During the legislative process for the controversial joint checkpoint arrangement for the Guangzhou-Shenzhen-Hong Kong Express Rail Link, the government and the pro-Beijing camp adopted unprecedented tactics to get it passed.
The public are likely to see such experimental strategies again, as they have proven to be effective. Critics have said they will likely be used to push through the upcoming national anthem law, or may even be employed in the potential return of the national security law.
1: Submitting a short bill
The Guangzhou-Shenzhen-Hong Kong Express Rail Link (Co-location) Bill lays out a framework to effectively allow Hong Kong to surrender jurisdiction across a quarter of the new West Kowloon terminus. In the mainland China-administered area, faster immigration and customs procedures will be performed by mainland law enforcement agents. Democrats and top lawyers deemed the bill unconstitutional, since the Basic Law does not provide any legal basis for efforts to “de-establish” parts of the city.
However, the bill only had eight clauses and five additional schedules. It is much shorter than most existing bills. Civic Party lawmaker Tanya Chan has compared it to “the work of a primary school colouring contest” owing to the lack of detail. The bill did not mention the duration or the rent for the lease of the terminus.
In comparison, the bill for the Shenzhen Bay Port – where Hong Kong leased land from the mainland for a joint checkpoint in 2007 – listed small details down to the use of a storage room for dangerous goods. It also had a “sunset clause” stating that the use of the area by Hong Kong will run up to June 30, 2047, unless there is an early termination or extension.
During the bills committee stage for the joint checkpoint bill, Chair Regina Ip often said lawmakers were repeating their questions – yet there were few details on the table to discuss.
2: Controlling the bills committee
Usually, the pro-Beijing camp compromises with the opposition and gives committee vice-chair seats to democrats. However, for the joint checkpoint bills committee, the pro-Beijing camp secured both chair and vice-chair seats for Regina Ip and Horace Cheung respectively. Both are members of the government’s Executive Council, who are supposed to support the administration.
The legislature’s rules do not specify to how the chair is meant to run meetings. The chair can decide the frequency and duration of meetings themselves, as well as how many times lawmakers can speak.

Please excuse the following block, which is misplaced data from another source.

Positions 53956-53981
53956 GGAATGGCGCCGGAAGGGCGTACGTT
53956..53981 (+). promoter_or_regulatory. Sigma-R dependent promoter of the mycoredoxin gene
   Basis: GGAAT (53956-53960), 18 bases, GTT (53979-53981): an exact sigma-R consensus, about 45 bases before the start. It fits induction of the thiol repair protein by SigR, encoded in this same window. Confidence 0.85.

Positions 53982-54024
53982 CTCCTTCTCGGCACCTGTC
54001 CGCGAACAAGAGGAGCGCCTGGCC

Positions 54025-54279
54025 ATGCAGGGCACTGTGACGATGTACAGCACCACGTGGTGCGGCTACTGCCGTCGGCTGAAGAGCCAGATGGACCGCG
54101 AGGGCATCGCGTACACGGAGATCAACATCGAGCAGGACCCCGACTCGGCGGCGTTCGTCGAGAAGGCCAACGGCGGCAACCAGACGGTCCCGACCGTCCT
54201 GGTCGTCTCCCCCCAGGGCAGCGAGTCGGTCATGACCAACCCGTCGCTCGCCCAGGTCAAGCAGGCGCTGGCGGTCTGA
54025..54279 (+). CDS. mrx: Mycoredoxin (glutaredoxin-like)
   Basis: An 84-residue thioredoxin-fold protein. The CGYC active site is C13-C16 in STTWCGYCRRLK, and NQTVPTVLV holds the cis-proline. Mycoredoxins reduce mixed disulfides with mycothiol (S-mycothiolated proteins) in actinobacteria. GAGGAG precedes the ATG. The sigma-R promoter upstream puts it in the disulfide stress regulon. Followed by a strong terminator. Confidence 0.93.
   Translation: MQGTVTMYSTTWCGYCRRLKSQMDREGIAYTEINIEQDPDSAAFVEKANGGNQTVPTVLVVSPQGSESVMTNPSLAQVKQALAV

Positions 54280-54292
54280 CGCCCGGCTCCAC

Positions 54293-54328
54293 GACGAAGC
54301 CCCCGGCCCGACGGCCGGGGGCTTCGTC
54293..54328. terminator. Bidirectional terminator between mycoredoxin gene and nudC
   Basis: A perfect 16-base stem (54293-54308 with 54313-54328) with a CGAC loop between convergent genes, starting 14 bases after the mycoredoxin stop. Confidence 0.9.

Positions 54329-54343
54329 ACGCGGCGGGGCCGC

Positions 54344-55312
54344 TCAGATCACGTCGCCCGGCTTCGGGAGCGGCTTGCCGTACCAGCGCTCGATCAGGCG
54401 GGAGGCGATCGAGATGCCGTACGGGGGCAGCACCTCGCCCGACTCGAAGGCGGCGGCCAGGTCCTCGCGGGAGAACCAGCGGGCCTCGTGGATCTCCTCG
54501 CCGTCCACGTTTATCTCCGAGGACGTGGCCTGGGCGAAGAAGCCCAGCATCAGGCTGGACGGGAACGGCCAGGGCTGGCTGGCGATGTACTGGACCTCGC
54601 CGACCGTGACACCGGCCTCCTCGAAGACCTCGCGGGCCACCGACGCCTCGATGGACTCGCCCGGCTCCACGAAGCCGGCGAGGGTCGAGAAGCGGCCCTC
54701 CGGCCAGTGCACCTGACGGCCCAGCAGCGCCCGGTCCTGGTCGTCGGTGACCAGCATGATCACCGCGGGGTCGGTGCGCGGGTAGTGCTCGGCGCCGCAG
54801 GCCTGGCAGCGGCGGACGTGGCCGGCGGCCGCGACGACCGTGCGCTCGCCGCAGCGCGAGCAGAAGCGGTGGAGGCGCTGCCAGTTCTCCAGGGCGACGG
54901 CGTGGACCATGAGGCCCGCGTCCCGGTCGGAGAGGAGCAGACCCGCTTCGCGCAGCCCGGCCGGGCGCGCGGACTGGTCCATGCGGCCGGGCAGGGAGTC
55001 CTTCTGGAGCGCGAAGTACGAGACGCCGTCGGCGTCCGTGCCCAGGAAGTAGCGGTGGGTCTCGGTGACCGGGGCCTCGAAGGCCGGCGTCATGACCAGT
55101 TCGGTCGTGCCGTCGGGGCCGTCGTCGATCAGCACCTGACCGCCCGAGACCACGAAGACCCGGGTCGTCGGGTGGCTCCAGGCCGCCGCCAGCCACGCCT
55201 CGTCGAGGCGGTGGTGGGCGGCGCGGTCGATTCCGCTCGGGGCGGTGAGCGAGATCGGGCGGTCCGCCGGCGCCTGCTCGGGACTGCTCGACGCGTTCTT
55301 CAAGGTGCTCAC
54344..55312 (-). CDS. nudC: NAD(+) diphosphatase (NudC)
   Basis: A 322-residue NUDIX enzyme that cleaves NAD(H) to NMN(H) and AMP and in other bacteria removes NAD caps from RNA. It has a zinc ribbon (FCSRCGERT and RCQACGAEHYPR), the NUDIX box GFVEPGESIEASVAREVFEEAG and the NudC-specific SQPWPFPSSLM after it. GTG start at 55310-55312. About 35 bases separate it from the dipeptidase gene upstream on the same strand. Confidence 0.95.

In fact, the committee had 18 meetings within three months. Of these, five meetings and hearings were held within one week in early April.
Secretary for Justice Teresa Cheng, one of the three ministers responsible for the bill, rarely appeared at the committee. Democrats complained that Cheng was avoiding providing answers to questions on the constitutionality of the bill.
3: Cutting short debate and setting limits
At the final stage of the bills committee, Chair Regina Ip shortened lawmakers’ speaking time from three minutes to one minute. She also allowed just ten seconds for lawmakers to vote on each of the amendments to ensure the bill would pass on time.
When the bill was sent to the LegCo’s general meeting for final scrutiny, President Andrew Leung set an unprecedented upper limit of 36 hours for the debate and scrapped the majority of amendments submitted by democrats.
Leung also decided to strip 11 lawmakers of their chance to speak during the second reading debate to ensure the debate would finish on time, even though the lawmakers had pressed the queue button to request speaking time.
4: Kicking out lawmakers; calling in the police
During the second reading, Leung kicked five pro-democracy lawmakers out of the chamber after they protested his actions. They were barred from entering the meeting the next day, even though democrats argued it was – legally – a separate meeting.
Leung has often said his decisions are final and lawmakers cannot challenge them by raising points of order – questions about meeting rules. Lawmakers have said they are considering a judicial challenge so a court to determine the scope of the president’s power.
Leung also called in the police after guards and lawmakers were both injured when the latter were being removed from the LegCo chamber. Leung defended the decision by saying that the legislature had earlier decided that the police would be called in if the legislature’s employees were injured.
Paul Tse, chair of the committee on rules of procedure, has suggested that his committee will study whether to introduce fines for lawmakers who are kicked out of meetings. He also made a suggestion that lawmakers could be barred for the rest of the legislative year if they were kicked out multiple times.